doctor with older adult

Sepsis Awareness and Prevention

Gain a better understanding of this life-threatening, but preventable condition.

What is Sepsis?

Watch to learn more about this silent killer

NYSOFA's Director Olsen Stresses Importance of Recognizing SEPSIS Symptoms


According to the Centers for Disease Control and Prevention (CDC), sepsis is the body’s extreme response to an infection. It occurs when an infection you already have triggers a chain reaction throughout your body. Most cases of sepsis start before a patient goes to the hospital. Infections that lead to sepsis most often start in the lung, urinary tract, skin, or gastrointestinal tract. 

It is a life-threatening medical emergency. Without timely treatment, sepsis can rapidly lead to tissue damage, organ failure, and death. In a typical year throughout the United States:

  • At least 1.7 million adults will develop sepsis.
  • At least 350,000 adults who develop sepsis die during their hospitalization or are discharged to hospice.
  • 1 in 3 people who dies in a hospital had sepsis during that hospitalization


Risk Factors
While anyone can develop Sepsis, the New York State Department of Health (DOH) says those at higher risk include:

  • Adults 65 years of age or older
  • Children younger than one year of age
  • People with weakened immune systems
  • People with chronic medical conditions, such as diabetes, lung disease, cancer, or kidney disease
  • People with recent severe illness or hospitalization
  • People who have had sepsis before


How Someone Can identify Sepsis
It’s crucial you get medical care right away if you have an infection that is not getting better or getting worse. The CDC says a person with sepsis might have one or more of the signs or symptoms:

  • High heart rate or weak pulse
  • Confusion or disorientation
  • Extreme pain or discomfort
  • Fever, shivering, or feeling very cold
  • Shortness of breath
  • Clammy or sweaty skin


Sepsis and New York State
New York State has long led in sepsis prevention and intervention efforts, including Rory’s Regulations. In response to the tragic death of Rory Staunton, New York State was the first in the nation to establish a statewide mandate requiring all hospitals to adopt sepsis protocols. The protocols were designed to improve rapid identification and treatment of sepsis.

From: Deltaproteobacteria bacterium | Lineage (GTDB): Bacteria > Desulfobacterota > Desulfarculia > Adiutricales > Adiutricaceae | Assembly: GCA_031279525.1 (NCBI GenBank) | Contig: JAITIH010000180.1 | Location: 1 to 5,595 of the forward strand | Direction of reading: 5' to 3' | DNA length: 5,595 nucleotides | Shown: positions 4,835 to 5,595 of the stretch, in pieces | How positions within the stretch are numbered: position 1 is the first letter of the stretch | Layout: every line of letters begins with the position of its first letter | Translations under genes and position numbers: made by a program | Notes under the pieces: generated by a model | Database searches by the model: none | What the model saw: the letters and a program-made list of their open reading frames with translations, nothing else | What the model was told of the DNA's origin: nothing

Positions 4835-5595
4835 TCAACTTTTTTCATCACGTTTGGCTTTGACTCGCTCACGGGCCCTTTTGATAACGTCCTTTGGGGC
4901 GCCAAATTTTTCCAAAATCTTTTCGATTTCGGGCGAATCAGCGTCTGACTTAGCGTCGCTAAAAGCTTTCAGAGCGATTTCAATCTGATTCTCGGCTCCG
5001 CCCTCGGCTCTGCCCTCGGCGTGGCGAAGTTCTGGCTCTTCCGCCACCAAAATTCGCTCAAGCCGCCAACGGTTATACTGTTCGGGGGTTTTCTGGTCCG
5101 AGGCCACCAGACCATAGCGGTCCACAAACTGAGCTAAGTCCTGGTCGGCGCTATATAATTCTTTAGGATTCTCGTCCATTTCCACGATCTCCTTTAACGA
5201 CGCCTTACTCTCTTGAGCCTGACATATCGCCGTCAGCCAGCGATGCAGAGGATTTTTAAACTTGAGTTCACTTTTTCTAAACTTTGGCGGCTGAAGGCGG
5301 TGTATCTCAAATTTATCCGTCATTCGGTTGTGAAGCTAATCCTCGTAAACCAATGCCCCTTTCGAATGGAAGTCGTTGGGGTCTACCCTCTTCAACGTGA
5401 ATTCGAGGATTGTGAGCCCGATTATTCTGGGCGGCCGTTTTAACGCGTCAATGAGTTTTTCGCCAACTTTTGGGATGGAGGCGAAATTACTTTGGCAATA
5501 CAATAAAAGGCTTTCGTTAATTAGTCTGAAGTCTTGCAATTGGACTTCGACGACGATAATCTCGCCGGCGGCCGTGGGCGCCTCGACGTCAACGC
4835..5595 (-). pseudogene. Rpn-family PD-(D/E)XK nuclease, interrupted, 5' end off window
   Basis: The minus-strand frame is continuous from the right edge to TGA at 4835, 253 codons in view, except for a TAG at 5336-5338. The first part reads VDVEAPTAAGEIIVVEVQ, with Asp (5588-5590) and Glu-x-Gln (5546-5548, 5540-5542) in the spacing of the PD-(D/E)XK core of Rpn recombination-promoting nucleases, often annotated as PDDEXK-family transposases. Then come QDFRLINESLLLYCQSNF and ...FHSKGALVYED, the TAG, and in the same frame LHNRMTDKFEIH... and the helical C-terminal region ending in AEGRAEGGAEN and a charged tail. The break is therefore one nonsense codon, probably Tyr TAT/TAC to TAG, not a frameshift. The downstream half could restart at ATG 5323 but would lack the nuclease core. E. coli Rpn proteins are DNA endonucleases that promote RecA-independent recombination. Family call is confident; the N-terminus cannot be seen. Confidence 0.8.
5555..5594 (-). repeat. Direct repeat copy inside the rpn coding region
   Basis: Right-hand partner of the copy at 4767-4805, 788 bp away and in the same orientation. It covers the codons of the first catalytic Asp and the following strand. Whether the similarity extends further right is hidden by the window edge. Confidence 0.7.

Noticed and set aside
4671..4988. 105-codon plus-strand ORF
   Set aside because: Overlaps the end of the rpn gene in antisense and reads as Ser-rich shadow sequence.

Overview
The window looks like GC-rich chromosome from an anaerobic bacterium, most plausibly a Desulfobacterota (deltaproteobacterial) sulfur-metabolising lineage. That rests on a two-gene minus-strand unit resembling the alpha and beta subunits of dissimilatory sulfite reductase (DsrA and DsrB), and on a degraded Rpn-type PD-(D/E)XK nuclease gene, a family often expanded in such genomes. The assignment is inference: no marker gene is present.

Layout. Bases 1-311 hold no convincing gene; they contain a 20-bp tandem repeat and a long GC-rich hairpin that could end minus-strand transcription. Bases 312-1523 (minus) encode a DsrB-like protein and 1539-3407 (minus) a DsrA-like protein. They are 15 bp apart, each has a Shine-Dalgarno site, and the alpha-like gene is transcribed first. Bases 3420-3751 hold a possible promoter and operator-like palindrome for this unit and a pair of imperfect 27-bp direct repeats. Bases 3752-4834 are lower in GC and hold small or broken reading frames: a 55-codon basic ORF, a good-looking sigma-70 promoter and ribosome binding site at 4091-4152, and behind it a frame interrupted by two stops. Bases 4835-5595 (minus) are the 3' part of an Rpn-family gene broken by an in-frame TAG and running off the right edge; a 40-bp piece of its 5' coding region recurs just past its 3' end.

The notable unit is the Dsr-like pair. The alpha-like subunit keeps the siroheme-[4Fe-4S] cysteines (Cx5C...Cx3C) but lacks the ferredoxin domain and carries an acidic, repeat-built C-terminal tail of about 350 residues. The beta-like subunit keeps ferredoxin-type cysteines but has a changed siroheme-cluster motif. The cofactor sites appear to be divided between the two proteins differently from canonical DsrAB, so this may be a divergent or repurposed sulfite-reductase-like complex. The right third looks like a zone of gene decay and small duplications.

Additionally, New York and Home Care Association of New York State (HCA) implemented a first-in-the-nation sepsis screening tool and protocol for home care clinicians. Learn more about this tool on the HCA website:


NYSOFA and Partners Launch Nationwide Partnership for Sepsis and Aging (PFSA)

On March 20, 2024, NYSOFA, Sepsis Alliance, the Home Care Association of New York State and the Association on Aging in New York launched a new nationwide organization called The Partnership for Sepsis and Aging (PFSA) which is designed to educate the public about the signs and symptoms of sepsis in order to save lives and mitigate the negative and life-changing outcomes of sepsis.

PFSA is free to joinWe ask organizations to simply use some of the many free resources available to regularly educate the community on the signs and symptoms of sepsis, regardless of age. With quick identification, sepsis can be treated, saving lives!

Please join by contacting Nancy Graham at [email protected].


Watch the PFSA Kick-Off Webinar

Download the PFSA Kick-Off Webinar Slides (PDF)

Download the Sepsis and Aging Fact Sheet


Sepsis and Aging Resources


Additional Resources

Centers for Disease Control and Prevention

End Sepsis: The LEGACY of Rory Staunton

Sepsis Alliance

Home Care Association of New York State

2023 Sepsis Awareness Month Proclamation